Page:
How to use Web Workers

Web Workers are one of the several technologies introduced with HTML5. But what is JavaScript/Web Workers? Well, as we know Javascript is client-side script that runs in a single thread, that means you can’t run multi tasks at same time. Although many developers like me, “solve” this problem using functions like “setTimeout” or “setInterval”, in fact these functions runs asynchronously, but even so doesn’t mean that are concurrency between each other.

In this article I’m assuming that you have good knowledge in programming in general and in JavaScript in concret.

A Web Worker runs in a isolate or dedicated thread, to create a worker you normally put Worker Code in a separated file, as you can see in the example below:

var myworker = new Worker("myworker.js");

After declared a Worker you need to establish a communication between Worker and its parent page. To do this you must use postMassage method. Through this method you can send data as a simple String or a JSON object. In the example below you can see how you create a Worker, send some message and watch a response from it.

//# app.js 

// create a new Worker object
var myworker = new Worker("myworker.js");

// wacth a message event, it’s triggered when worker send some message
myworker.addEventListener("message", function(e) {
    console.log("Worker sent: "+e.data);
});

// send some information to worker (String/JSON)
 worker.postMessage("Hi Worker, process something for me!");

Now you need define the Worker code (into myworker.js JavaScript file), in the example below you can see a simple code that receives messages from UI thread and return back the same message.

//# myworker.js

// watch the message event, triggered when main thread send some data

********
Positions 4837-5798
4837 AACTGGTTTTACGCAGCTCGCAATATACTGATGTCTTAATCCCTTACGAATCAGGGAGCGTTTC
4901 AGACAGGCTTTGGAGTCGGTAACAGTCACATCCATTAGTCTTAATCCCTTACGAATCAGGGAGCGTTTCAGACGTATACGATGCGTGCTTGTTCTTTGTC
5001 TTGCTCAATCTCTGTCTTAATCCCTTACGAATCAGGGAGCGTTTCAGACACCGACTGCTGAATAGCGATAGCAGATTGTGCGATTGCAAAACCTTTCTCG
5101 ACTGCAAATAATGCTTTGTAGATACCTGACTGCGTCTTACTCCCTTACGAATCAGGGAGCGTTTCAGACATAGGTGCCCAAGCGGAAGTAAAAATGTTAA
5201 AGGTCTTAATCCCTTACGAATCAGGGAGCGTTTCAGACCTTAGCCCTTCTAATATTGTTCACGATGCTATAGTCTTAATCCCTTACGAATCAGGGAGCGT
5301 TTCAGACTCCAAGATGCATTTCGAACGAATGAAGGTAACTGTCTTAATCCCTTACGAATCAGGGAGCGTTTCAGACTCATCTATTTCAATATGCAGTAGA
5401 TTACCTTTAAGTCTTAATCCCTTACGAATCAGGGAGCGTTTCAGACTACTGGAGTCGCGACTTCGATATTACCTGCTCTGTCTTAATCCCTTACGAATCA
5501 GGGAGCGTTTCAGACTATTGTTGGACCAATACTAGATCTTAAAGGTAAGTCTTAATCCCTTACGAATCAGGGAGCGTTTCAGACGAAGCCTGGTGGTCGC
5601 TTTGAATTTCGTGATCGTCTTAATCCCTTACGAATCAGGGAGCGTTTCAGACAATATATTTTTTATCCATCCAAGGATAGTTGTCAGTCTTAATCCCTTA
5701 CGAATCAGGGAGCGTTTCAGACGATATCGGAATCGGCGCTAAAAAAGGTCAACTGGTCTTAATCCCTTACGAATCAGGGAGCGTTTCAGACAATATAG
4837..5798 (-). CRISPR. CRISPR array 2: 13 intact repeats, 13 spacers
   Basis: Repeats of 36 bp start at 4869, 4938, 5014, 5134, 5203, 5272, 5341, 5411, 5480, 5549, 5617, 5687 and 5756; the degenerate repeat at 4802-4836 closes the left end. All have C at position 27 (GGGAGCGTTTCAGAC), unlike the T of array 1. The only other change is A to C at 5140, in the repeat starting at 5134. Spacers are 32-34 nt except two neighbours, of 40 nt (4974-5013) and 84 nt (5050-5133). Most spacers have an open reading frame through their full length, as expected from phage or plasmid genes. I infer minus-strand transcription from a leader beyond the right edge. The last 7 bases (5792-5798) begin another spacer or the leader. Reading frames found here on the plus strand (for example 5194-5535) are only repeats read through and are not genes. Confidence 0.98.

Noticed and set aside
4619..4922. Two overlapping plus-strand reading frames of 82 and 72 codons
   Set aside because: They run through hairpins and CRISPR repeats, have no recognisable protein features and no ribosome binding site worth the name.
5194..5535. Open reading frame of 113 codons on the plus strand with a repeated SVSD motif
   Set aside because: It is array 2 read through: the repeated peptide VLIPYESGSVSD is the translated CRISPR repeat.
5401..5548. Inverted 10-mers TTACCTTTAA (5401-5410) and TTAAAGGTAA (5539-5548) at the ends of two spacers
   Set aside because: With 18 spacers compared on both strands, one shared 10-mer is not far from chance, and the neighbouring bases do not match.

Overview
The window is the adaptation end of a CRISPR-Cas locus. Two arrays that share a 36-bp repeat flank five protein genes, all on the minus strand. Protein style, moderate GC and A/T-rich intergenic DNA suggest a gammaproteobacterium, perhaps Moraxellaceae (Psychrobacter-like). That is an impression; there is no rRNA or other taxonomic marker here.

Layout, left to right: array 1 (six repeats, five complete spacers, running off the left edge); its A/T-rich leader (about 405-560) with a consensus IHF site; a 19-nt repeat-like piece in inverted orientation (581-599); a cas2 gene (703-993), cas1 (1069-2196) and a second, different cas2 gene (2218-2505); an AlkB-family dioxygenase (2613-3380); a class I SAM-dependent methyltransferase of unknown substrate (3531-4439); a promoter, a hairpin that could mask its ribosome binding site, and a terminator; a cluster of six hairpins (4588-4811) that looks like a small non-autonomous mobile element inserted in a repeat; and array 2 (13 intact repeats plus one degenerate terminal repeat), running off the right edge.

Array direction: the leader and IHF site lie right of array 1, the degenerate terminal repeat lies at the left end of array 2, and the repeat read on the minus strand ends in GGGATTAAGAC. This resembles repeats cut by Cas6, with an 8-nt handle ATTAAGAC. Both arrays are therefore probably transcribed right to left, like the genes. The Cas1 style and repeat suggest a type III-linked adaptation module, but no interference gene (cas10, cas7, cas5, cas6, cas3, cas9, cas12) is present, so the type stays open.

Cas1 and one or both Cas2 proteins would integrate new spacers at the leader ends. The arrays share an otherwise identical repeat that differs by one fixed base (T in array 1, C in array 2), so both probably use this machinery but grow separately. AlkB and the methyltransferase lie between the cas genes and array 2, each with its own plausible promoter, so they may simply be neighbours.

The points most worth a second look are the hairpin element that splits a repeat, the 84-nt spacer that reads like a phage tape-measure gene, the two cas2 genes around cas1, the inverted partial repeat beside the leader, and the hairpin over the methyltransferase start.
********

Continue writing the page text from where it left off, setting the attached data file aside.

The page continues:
self.addEventListener("message", function(e) {
    self.postMessage(e.data);
}, false);

As you can see is very simple to implement Web Workers in JavaScript. Some further details that you need knows:

  • close(), this method is used to stop Worker execution;
  • importSripts(“url_to_js_file”), this method is used into Worker scope to add some extra code or library to your Worker;
  • self or this, both represent the Worker scope;

Because Workers run in a separated process/thread they don’t have access to all Javascript features, they only can access to the following subset:

  • Location object;
  • Navigator object;
  • XMLHttpRequest;
  • setTimeout, clearTimeout;
  • setInterval, clearInterval;

Order Ways to Implement Web Workers

Although I think these aren’t good practices If you don´t want create a file to each Worker that you need, you have alternative ways to make the same result. Let’s show you how to implement a Worker with Blob objects.

 // create a varible with Worker code string
 var workerCode = "self.addEventListener('message', function(e) { self.postMessage('some message'); })";
 
 // create a new Blob object based on Worker code string
 var myblob = new Blob(workerCode );
 
 // get the "URL" to the Blob object
 var blobUrl = window.URL.createObjectURL(myblob);
 
 // create a new Worker object based on Blob object "URL"
 var myworker = new Worker(blobUrl);
 
 // watch the message event
 myworker.addEventListener("message", function(e) {
     console.log(e.data);
 });

 // send a message to Worker
 myworker.postMessage("some message");

Another way to create a worker is putting Worker Code into a script tag and then load it to a Blob object. Let’s see how to implement it.

<script id="myworker" type="javascript/worker">
    // watch the message event
    self.addEventListener("message", function(e) { 
        // send a message to UI/main Thread
        self.postMessage("some message"); 
    });
</script>

// get the script tag content (worker code)
var workerCode = document.getElementById("myworker");

// create a new Blod object based on Worker code
var myblob = new Blob( workerCode );

// get a "URL" to Blod object
var blobUrl = window.URL.createObjectURL(myblob);

// create a new Worker based on Blod object "URL"
var myworker = new Worker(blobUrl);

// watch the message event
myworker.addEventListener(“message”, function(e) {
    console.log(e.data);
}); 

// send a message to Worker
myworker.postMessage("some message");

Conclusion

Well, as you can see Web Worker are a very simple and strong way to implement multi-threading algorithms using JavaScript. Furthermore, you only should use Workers when you need execute algorithms with long execution time, when you need process huge data, when you need obtain data from servers or other specific situations that you need ensure that user never will wait until algorithm is executing.